IntMath Newsletter: Biorhythm and parabola graphs

By Murray Bourne, 17 Jan 2012

17 January 2012

In this Newsletter:

1. Biorhythm graphs
2. Interactive parabola graphs
3. Space scientist turns math teacher
4. Latest IntMath Poll - individual study
5. Friday Math Movies
6. Final thought - Sharpen your math tools

Welcome back, everyone! Here's hoping you all have a successful and happy 2012.

1. Biorhythm Graphs

Biorhythm graphs are an interesting - but unscientific - application of sine curves

Biorhythm graphs are an interesting - but unscientific - application of sine curves. Biorhythms promise to predict your likely mood, your performance on a test or maybe how well you will run a race. None of it is true... but we can still learn some interesting math!

Enter your own birthday and see what kind of day is coming your way (then, don't believe it!).

Biorhythm Graphs

2. Interactive parabola graphs

Interactive parabola graphs

I've added a new page containing 3 interactive graphs which explain parabola concepts.

Interactive parabola graphs

3. Space scientist turns math teacher

Dave's story

Dave tells us about his interesting working career that often involved math, and how he recently became a math teacher.

Space scientist turns math teacher

4. Latest IntMath Poll

Study math in a group?

The recent IntMath Poll asked readers if they usually study for math tests alone or with friends. In Asia it is very common to see students in groups frantically helping each other as tests draw near.

But overall, most of you prefer to study alone. Poll results:

Alone
poll bar 82%

With a group of friends
poll bar 9%

With one friend
poll bar 9%

The current poll asks how you feel about math. You can vote on any page in IntMath.

5. Friday math movies

Studio School

(a) The Studio School

Is this a viable answer to the many problems experienced by mainstream schools? Studio School appears to be a successful experiment that aims to engage students with meaningful learning.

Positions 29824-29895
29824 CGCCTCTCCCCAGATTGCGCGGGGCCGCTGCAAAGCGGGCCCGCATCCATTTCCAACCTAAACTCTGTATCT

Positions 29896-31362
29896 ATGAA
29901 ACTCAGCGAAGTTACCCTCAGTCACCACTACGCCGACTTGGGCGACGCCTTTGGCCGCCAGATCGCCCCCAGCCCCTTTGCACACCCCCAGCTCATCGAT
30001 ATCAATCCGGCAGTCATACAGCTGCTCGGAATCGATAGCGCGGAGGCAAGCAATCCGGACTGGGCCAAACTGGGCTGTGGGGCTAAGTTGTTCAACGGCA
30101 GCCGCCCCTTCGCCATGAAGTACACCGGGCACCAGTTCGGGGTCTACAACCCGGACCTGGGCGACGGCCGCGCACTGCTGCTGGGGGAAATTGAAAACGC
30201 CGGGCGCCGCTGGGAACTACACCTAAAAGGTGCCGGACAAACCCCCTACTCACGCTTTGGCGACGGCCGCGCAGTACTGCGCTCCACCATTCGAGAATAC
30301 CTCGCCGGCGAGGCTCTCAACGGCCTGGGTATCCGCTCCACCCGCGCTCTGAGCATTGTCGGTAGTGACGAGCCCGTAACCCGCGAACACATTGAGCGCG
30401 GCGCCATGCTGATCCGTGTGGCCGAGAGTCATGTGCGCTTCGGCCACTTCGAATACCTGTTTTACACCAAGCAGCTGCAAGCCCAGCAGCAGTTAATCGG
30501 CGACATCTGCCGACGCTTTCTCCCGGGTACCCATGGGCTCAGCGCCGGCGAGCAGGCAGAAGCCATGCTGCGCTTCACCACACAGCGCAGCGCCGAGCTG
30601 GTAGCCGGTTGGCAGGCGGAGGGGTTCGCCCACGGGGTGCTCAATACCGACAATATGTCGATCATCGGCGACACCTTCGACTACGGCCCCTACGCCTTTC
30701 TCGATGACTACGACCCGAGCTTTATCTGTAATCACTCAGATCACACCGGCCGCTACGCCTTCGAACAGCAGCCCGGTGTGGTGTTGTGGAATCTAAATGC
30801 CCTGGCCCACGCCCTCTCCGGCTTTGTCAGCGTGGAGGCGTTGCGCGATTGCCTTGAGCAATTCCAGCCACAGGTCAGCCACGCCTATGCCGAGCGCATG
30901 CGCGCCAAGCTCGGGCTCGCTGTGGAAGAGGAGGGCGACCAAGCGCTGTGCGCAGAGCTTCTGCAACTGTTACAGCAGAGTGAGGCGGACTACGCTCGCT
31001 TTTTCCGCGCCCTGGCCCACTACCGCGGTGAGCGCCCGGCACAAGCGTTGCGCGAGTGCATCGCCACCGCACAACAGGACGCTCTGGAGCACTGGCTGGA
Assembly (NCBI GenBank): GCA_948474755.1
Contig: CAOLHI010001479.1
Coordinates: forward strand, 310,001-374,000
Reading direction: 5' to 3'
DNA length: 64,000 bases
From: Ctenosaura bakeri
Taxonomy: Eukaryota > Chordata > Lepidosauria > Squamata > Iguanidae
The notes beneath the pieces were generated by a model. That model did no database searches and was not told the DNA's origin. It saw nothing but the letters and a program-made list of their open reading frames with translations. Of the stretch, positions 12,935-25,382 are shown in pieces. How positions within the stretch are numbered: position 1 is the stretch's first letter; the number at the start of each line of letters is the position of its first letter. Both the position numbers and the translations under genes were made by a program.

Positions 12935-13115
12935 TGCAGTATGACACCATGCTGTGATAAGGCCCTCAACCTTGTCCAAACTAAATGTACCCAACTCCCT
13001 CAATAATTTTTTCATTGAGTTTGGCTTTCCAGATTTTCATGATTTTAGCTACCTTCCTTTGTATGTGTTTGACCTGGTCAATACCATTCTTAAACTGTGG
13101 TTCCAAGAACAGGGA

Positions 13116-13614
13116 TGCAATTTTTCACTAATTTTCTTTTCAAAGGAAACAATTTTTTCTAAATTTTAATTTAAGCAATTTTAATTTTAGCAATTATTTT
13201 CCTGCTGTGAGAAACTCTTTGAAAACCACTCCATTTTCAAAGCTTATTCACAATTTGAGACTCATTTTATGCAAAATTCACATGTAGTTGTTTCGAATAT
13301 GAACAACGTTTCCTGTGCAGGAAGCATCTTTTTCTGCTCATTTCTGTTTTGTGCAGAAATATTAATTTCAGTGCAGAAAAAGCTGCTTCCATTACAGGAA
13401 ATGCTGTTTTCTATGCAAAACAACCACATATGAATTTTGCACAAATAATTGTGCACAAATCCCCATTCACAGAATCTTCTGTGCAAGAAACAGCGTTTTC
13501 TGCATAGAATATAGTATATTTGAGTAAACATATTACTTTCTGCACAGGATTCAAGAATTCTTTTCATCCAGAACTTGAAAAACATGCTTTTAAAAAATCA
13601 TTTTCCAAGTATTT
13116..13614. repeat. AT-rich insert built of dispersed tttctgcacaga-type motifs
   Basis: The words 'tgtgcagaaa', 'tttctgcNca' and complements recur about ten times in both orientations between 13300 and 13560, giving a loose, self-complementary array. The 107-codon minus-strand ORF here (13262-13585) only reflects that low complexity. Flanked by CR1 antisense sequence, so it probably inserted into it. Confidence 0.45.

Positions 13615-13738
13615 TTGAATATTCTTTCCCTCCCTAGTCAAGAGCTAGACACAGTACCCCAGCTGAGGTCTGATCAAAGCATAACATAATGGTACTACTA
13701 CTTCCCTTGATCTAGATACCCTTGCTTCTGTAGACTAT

Friday math movie: The Studio School

Using slope of a line to solve a magic trick

(b) Using slope to bust a magic trick

Where did the missing square go? We can use slopes of lines to solve this puzzle.

Friday math movie: Using slope to bust a magic trick

6. Final thought - sharpen your math tools

When it comes to math, "sharpening your tools" could mean knowing the basics well, and it could also mean improving attention and concentration. Let's see what the famous Chines philosopher had to say about it:

The expectations of life depend upon diligence; the craftsman who would perfect his work must first sharpen his tools. [Confucius]

Until next time, enjoy whatever you learn.

See the 2 Comments below.

2 Comments on “IntMath Newsletter: Biorhythm and parabola graphs”

  1. dilli prasad sapkota says:

    Goodafternoon sir,Thank you for this informative mathematical article.I was wating since a long time like this article.I think we had a long gap these days,i want to less these gap about the information.

  2. Murray says:

    Hello Dilli. As explained in the December IntMath Newsletter, very few people are interested in math during the Christmas & New Year period. So the IntMath Newsletter has a chance to take a short holiday, too!

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